Germany in command in World Cup luge opener

Publish date:

IGLS, Austria (AP) New year, same story. Natalie Geisenberger still rules women's luge.

The Olympic champion started her season where she left off last winter, leading a 1-2-3-4 German finish in the first race of the women's World Cup luge season on Saturday.

Geisenberger's win marked the 20th consecutive first- or second-place finish for her against international fields, a streak that includes the gold medal at the Sochi Games. The Olympic and two-time World Cup champion posted the fastest time in both runs and clocked an aggregate 1 minute, 19.822 seconds to beat former junior world champion Dajana Eitberger by 0.209 seconds.

Tatjana Huefner was 0.218 second behind in third, and Anke Wischnewski trailed Geisenberger by 0.268 seconds in fourth.

Olympic bronze medalist Erin Hamlin of Remsen, New York was 11th after the opening run but rallied to wind up fifth, albeit more than a half-second off Geisenberger's pace.

''Literally, we were hot,'' Hamlin said after finishing up on the unseasonable 59-degree day. ''It was the best feeling to take everything off at the finish. Not necessarily what we're used to but we've had a lot of warm races over the past couple seasons. It might be something we have to start dealing with.''

It doesn't seem as if that will be an issue next weekend when the series resumes in Lake Placid, New York. Forecasters say temperatures won't get much above freezing, if at all.

Emily Sweeney, of Suffield, Connecticut, established a World Cup career-best with a seventh-place finish.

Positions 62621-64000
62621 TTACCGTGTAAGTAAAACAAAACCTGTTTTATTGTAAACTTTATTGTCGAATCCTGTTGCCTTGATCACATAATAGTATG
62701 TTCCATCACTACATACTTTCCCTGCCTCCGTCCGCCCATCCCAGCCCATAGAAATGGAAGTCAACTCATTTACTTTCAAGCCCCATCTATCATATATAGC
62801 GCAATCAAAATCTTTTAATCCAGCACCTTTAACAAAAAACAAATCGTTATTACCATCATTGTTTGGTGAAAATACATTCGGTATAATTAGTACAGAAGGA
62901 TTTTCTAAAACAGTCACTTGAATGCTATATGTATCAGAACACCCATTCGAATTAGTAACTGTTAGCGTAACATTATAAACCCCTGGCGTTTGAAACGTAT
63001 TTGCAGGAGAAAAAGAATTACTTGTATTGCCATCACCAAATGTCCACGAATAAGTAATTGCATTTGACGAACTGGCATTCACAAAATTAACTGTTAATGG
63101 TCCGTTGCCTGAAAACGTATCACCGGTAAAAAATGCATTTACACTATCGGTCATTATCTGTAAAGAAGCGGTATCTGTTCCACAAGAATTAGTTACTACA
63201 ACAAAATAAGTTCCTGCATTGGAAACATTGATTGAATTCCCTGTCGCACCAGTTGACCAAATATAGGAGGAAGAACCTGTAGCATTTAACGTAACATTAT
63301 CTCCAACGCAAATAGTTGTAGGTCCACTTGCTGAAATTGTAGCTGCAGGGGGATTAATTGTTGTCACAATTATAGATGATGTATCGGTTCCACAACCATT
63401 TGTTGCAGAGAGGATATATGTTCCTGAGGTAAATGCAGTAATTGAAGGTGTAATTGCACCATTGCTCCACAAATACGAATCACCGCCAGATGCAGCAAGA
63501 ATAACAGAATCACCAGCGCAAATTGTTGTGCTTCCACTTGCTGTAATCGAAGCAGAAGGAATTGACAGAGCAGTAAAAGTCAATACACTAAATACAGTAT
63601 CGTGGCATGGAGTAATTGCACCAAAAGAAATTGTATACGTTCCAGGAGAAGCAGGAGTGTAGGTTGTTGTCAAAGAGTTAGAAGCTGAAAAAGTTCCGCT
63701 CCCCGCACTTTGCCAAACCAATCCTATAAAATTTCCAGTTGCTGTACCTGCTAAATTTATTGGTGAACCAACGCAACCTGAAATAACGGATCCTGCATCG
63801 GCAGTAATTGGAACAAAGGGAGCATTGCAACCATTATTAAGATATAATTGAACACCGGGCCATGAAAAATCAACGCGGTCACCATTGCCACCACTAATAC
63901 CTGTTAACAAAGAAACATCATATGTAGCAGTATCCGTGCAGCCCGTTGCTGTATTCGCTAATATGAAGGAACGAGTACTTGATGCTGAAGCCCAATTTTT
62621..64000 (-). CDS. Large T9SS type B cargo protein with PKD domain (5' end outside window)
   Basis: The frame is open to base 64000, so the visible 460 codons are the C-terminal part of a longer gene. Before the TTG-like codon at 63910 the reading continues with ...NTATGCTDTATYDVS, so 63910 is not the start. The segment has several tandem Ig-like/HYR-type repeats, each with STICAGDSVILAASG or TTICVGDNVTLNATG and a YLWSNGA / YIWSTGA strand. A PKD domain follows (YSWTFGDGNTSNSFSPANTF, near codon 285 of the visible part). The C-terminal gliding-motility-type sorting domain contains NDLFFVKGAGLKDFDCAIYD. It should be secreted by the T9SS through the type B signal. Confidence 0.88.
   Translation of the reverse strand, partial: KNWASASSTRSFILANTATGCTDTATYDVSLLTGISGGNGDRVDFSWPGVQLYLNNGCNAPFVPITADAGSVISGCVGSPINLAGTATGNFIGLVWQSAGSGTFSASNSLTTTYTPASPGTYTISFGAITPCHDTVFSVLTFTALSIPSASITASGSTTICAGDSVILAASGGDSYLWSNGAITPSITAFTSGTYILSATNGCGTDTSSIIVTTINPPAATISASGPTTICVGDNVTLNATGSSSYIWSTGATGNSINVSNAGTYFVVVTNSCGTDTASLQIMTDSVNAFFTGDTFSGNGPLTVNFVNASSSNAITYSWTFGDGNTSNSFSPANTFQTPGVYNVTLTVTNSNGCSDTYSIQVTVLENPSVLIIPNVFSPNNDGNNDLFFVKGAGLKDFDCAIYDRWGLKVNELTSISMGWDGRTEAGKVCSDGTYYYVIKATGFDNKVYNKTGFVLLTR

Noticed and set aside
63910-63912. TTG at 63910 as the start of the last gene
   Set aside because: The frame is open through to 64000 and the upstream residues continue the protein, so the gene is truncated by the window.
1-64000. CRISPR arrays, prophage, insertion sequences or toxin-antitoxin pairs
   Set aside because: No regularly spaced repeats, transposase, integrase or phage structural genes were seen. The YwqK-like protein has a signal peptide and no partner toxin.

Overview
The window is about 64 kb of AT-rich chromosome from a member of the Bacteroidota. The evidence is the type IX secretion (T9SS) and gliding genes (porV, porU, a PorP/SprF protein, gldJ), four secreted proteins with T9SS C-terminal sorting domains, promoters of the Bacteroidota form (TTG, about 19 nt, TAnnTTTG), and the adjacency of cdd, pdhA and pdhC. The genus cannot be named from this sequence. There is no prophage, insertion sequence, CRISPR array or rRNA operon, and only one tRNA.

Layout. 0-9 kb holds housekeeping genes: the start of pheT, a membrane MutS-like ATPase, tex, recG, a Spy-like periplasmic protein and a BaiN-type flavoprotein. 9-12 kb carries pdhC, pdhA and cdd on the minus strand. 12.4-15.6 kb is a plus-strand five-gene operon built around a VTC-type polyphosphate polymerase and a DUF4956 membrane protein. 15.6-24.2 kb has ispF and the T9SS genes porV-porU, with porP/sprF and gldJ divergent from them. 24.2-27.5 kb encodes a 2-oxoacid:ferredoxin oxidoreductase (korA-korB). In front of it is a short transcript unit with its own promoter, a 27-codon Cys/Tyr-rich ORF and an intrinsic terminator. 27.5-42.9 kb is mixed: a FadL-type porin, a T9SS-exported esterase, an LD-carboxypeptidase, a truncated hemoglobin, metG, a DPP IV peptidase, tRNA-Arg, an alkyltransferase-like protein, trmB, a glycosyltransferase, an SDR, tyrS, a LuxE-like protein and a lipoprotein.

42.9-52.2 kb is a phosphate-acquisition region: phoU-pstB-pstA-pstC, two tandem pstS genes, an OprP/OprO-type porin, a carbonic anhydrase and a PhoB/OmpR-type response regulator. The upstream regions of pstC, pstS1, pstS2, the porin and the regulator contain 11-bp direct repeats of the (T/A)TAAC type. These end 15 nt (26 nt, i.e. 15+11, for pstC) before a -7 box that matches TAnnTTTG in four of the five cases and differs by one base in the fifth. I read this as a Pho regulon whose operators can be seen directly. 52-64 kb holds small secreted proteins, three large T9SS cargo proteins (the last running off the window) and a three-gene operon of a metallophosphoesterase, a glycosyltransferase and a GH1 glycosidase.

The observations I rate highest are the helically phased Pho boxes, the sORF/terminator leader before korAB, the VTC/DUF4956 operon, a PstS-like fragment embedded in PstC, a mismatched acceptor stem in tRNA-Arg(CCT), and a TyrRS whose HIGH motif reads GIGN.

''I hadn't raced in a World Cup in over a year,'' Sweeney said. ''It's good to feel like I belong again.''

Julia Clukey of Augusta, Maine, was 13th, one spot ahead of fellow American Summer Britcher of Glen Rock, Pennsylvania.

Germany's Toni Eggert and Sascha Benecken won the doubles season-opener, finishing in 1:19:330 for their fifth World Cup win on a day where the warm air at the 1976 Olympic track made ice soft and less than ideal for racing.

Vladislav Yuzhakov and Vladimir Prokhorov of Russia were 0.505 seconds behind in second, and Austrians Peter Penz and Georg Fischler were another 0.02 seconds back in third. Double Olympic champions Tobias Wendl and Tobias Arlt of Germany missed out on the podium in fourth, 0.53 seconds behind the winners.

Austrian brothers Andreas and Wolfgang Linger, who won Olympic gold in 2006 and 2010 and retired this past offseason, made the final run of their careers as forerunners to say goodbye to their home crowd.

Matt Mortensen of Huntington Station, New York, teamed with Jayson Terdiman of Berwick, Pennsylvania, to finish seventh.

''With Lake Placid next week, it's a big confidence boost,'' Mortensen said.

The men's singles and a new sprint event are scheduled for Sunday.